Origin of Chapel and Chaplain

December 29, 2016

The Charity of St. Martin, by Jean Fouquet.

We come lastly to the Great Chancellor, whose office was slightly different in character inasmuch as, while domestic in its origin, it was at the same time religious. Among their relics, the Merovingian Kings preserved the little cape (capa) that had been worn by St. Martin. This was the undergarment which he patron of the Gauls was wearing on the day he gave his tunic to a poor man. Hence is derived the word “chapel,” the name given to the place where the relics of kings were kept, and that of “chaplain” to the clerics set apart for the duty of guarding them.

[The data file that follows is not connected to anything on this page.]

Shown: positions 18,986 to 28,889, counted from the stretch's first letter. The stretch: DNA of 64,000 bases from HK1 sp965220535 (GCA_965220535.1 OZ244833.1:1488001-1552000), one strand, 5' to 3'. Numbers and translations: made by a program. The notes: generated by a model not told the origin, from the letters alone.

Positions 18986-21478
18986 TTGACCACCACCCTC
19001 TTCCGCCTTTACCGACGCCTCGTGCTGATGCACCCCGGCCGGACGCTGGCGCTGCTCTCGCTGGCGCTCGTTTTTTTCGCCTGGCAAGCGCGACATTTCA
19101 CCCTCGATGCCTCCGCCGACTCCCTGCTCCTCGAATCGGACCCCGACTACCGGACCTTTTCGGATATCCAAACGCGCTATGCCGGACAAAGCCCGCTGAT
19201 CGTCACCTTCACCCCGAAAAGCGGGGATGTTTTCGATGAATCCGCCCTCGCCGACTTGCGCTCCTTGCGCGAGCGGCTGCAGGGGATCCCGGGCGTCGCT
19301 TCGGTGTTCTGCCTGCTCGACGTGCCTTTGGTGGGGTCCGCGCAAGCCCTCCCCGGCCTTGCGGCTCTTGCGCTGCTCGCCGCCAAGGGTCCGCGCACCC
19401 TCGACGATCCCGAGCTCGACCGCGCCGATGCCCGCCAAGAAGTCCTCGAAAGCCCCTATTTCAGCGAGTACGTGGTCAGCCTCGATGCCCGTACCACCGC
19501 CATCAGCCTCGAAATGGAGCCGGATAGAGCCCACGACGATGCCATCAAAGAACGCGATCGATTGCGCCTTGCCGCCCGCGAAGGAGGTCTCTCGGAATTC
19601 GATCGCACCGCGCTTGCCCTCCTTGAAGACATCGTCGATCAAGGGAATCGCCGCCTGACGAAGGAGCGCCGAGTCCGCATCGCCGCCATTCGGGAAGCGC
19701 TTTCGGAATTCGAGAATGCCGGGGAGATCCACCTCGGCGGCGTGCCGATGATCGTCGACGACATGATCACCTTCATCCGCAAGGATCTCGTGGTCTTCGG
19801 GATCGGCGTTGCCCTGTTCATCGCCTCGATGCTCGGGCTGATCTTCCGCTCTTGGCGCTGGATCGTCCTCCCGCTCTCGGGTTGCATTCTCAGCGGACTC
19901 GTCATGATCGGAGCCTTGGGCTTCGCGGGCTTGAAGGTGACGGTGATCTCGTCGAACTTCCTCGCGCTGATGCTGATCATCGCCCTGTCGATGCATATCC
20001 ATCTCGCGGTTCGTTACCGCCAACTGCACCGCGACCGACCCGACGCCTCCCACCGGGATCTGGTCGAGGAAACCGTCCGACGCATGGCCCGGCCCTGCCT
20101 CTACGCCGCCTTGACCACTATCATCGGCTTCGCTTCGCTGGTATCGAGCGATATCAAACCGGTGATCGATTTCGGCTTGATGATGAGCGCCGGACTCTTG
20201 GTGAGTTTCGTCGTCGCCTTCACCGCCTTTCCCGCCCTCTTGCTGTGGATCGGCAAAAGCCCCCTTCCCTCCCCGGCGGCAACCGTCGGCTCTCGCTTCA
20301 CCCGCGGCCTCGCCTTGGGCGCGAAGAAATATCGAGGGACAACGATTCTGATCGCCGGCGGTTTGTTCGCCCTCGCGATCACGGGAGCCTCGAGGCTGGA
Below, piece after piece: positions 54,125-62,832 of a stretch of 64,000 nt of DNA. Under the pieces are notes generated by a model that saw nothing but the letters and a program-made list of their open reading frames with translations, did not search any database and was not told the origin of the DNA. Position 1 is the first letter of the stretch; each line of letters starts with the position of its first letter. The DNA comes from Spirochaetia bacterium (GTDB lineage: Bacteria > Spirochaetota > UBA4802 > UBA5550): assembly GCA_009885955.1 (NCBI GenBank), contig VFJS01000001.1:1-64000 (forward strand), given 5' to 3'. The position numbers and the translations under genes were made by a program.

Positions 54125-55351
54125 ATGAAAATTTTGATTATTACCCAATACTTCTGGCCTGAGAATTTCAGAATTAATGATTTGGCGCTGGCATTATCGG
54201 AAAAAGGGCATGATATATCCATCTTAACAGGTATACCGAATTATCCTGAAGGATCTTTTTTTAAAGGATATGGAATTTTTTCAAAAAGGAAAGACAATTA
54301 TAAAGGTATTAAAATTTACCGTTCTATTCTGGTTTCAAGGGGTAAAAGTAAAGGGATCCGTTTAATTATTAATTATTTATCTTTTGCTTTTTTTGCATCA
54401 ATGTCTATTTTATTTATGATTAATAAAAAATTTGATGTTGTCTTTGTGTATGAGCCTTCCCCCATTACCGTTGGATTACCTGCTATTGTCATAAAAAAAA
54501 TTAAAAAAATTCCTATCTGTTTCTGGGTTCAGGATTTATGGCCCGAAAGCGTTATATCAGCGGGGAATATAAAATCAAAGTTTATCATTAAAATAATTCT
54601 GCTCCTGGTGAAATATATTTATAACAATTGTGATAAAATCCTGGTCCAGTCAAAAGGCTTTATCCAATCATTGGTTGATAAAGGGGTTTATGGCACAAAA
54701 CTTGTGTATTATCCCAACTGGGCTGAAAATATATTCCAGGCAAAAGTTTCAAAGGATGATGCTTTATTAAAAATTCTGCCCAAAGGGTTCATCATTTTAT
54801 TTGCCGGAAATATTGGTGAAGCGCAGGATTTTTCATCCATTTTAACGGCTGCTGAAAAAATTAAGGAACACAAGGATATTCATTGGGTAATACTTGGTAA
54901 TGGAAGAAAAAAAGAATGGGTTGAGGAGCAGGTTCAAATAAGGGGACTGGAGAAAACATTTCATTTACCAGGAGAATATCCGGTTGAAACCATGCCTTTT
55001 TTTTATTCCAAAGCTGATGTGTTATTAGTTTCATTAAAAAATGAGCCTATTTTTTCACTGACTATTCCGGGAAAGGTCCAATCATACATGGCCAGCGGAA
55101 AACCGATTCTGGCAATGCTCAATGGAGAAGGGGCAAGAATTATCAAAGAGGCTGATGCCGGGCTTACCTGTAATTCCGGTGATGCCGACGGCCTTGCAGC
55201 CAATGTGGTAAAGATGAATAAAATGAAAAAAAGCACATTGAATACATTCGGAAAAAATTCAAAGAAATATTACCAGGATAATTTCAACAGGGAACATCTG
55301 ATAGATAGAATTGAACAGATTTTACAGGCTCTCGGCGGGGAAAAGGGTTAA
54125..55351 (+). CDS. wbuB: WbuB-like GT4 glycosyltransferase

The cloak was preserved in the oratory of the Merovingian kings of the Franks at the Marmoutier Abbey near Tours. The abbey was founded by St. Martin of Tours in 372, after he had been made Bishop of Tours in 371.

These chaplains had to keep a register of the solemn oaths sworn on the capa. In this way there came under their charge the duty of drawing up deeds and diplomas attested by seals. Their head was the Chancellor, who always had to carry the seal suspended from his neck lest it should be stolen.

 

 Frantz Funck-Brentano, The Old Regime in France (New York: Howard Fertig, 1970), P. 146. First published in English in 1929.

Short Stories on Honor, Chivalry, and the World of Nobility—no. 557

 

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